Law, Economics and the Institutional Approach to Development and Transition: towards an Evolutionary Perspective
AbstractThe principles underlying evolutionary psychology suggest an approach to Law and Economics that tends to reject top-down policy making and encourages a bottom-up stance, whereby rules lead to behavioral routines that are consistent with individuals’ shared psychological patterns. The view proposed here is fruitful from a methodological perspective, in that it allows a new classification of societies, new insight on their prospects for economic growth, an innovative appreciation of the chances for successful transition in areas that have undergone substantial political transformation.
Download InfoIf you experience problems downloading a file, check if you have the proper application to view it first. In case of further problems read the IDEAS help page. Note that these files are not on the IDEAS site. Please be patient as the files may be large.
Bibliographic InfoPaper provided by ICER - International Centre for Economic Research in its series ICER Working Papers with number 7-2006.
Length: 30 pages
Date of creation: Jul 2006
Date of revision:
Please report citation or reference errors to , or , if you are the registered author of the cited work, log in to your RePEc Author Service profile, click on "citations" and make appropriate adjustments.:
- Stigler, George J & Becker, Gary S, 1977. "De Gustibus Non Est Disputandum," American Economic Review, American Economic Association, vol. 67(2), pages 76-90, March.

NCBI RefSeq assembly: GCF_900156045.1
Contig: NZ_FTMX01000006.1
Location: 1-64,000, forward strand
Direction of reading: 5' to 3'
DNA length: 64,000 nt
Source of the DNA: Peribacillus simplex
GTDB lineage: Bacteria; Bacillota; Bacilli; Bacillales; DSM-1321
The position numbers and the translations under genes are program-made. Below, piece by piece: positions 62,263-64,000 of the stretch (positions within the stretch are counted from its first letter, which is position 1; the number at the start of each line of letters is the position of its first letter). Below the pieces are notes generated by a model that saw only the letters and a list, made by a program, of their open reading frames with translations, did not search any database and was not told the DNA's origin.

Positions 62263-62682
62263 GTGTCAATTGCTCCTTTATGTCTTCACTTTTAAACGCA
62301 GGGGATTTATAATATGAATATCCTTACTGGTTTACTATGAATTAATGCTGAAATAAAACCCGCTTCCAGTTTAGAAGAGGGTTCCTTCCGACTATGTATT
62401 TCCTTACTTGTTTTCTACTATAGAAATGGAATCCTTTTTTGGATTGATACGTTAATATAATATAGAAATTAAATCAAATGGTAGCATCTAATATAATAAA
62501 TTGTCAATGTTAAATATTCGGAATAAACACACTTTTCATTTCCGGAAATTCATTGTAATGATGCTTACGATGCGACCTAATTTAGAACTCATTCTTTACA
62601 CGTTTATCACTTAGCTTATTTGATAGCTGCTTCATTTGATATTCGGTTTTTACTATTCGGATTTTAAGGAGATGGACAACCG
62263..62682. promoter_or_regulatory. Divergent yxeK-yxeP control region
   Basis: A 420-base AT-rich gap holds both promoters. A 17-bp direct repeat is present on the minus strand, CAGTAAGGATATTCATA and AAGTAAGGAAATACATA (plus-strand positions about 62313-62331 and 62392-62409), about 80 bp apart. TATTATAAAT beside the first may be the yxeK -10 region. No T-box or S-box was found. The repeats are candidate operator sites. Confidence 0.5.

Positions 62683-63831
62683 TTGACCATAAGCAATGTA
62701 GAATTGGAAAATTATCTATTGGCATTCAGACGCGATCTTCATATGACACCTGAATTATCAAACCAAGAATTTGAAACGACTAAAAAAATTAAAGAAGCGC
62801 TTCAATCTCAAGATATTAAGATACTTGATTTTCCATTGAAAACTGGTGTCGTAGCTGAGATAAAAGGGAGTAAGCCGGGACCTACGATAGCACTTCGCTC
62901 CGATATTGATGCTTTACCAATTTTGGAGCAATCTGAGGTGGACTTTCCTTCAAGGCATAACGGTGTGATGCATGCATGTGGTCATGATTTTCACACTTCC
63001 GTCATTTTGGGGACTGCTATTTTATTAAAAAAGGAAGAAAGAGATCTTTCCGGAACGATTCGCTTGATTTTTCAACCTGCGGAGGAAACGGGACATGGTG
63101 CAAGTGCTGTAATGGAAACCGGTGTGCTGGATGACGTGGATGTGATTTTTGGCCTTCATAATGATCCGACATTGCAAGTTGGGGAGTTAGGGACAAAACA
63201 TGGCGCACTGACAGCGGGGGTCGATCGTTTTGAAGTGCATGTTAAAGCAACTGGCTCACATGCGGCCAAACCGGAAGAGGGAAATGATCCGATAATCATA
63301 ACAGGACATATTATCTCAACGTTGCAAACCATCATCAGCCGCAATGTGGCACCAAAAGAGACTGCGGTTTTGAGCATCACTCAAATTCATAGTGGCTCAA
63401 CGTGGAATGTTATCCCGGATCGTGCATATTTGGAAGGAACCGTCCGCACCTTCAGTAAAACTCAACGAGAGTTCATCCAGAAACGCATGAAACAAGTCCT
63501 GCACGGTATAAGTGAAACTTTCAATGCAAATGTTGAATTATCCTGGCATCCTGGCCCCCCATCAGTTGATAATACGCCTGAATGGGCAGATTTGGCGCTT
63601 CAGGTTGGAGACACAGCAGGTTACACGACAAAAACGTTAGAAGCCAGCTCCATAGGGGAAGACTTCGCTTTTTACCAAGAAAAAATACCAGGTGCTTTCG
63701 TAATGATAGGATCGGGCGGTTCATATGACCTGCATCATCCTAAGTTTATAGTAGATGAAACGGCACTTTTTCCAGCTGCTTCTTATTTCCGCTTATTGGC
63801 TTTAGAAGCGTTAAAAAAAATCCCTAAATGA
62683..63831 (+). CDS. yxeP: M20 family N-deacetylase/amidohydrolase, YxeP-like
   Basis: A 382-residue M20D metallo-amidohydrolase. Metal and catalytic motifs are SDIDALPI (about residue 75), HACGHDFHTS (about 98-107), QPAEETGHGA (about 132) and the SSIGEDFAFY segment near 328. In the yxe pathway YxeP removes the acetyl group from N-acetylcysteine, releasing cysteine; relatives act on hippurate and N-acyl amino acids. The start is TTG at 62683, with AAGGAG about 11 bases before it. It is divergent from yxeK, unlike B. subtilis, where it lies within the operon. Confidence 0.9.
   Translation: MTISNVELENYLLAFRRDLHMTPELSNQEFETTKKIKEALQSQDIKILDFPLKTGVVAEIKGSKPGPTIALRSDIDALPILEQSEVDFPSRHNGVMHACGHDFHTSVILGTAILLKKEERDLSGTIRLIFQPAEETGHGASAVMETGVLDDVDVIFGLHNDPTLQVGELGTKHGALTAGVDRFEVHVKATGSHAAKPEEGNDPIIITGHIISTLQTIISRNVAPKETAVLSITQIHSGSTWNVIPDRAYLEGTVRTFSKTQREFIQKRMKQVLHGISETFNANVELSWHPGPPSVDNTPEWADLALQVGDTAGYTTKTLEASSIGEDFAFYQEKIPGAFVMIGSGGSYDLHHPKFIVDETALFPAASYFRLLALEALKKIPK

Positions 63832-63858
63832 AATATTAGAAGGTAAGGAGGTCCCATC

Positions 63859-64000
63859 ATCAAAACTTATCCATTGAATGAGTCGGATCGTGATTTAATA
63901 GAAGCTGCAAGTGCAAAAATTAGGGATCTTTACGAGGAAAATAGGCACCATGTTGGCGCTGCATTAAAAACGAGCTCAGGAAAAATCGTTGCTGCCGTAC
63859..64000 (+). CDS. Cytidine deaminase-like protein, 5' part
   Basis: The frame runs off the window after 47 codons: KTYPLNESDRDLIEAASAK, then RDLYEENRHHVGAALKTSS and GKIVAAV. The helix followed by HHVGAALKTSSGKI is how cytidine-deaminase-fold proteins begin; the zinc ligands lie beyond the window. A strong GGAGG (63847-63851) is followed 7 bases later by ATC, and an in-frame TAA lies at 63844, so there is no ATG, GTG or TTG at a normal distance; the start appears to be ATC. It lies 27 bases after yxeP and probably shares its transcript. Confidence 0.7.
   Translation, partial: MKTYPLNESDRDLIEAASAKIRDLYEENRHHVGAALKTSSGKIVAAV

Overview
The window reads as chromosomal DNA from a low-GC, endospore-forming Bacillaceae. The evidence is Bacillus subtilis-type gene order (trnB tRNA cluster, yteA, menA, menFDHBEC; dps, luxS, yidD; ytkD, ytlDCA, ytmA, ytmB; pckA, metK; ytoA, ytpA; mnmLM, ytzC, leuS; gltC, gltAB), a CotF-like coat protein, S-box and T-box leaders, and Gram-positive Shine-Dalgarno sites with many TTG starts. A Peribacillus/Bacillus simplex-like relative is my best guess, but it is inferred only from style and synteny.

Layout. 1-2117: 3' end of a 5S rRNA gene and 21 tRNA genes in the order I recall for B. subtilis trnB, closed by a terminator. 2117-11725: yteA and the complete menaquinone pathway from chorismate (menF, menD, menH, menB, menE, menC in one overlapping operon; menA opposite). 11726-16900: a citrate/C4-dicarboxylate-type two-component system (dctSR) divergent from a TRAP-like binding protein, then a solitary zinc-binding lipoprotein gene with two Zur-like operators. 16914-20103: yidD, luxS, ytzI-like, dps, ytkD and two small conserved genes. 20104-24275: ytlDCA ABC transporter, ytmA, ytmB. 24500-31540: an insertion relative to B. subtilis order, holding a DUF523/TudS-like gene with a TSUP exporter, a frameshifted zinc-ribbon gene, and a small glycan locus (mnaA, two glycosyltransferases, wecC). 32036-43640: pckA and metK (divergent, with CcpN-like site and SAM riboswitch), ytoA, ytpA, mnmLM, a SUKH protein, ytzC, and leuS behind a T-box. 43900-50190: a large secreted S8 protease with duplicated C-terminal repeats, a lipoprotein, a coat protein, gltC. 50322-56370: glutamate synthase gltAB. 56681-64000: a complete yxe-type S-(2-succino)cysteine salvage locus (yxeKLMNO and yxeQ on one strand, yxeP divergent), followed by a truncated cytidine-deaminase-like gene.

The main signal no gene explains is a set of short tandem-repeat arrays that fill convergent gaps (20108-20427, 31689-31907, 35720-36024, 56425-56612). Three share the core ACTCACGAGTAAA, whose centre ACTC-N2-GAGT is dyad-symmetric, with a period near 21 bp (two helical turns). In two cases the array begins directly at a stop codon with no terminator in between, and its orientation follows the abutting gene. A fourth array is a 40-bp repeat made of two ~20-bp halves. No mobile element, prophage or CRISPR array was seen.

- Daniel Berkowitz & Katharina Pistor & Jean-Francois Richard, 2000.
"Economic Development, Legality, and the Transplant Effect,"
CID Working Papers
39, Center for International Development at Harvard University.
- Berkowitz, Daniel & Pistor, Katharina & Richard, Jean-Francois, 2003. "Economic development, legality, and the transplant effect," European Economic Review, Elsevier, vol. 47(1), pages 165-195, February.
- Daniel Berkowitz & Karina Pistor & Jean-Francois Richard, 2001. "Economic Development, Legality, and the Transplant Effect," William Davidson Institute Working Papers Series 410, William Davidson Institute at the University of Michigan.
- Daniel Berkowitz & Katharina Pistor & Jean-Francois Richard, 2000. "Economic Development, Legality, and the Transplant Effect," William Davidson Institute Working Papers Series 308, William Davidson Institute at the University of Michigan.
- Jeffrey D. Sachs & Wing Thye Woo & Xiaokai Yang, 2000.
"Economic Reforms and Constitutional Transition,"
CID Working Papers
43, Center for International Development at Harvard University.
- Andrzej Rapaczynski, 1996. "The Roles of the State and the Market in Establishing Property Rights," Journal of Economic Perspectives, American Economic Association, vol. 10(2), pages 87-103, Spring.
For technical questions regarding this item, or to correct its authors, title, abstract, bibliographic or download information, contact: (Alessandra Calosso).
If references are entirely missing, you can add them using this form.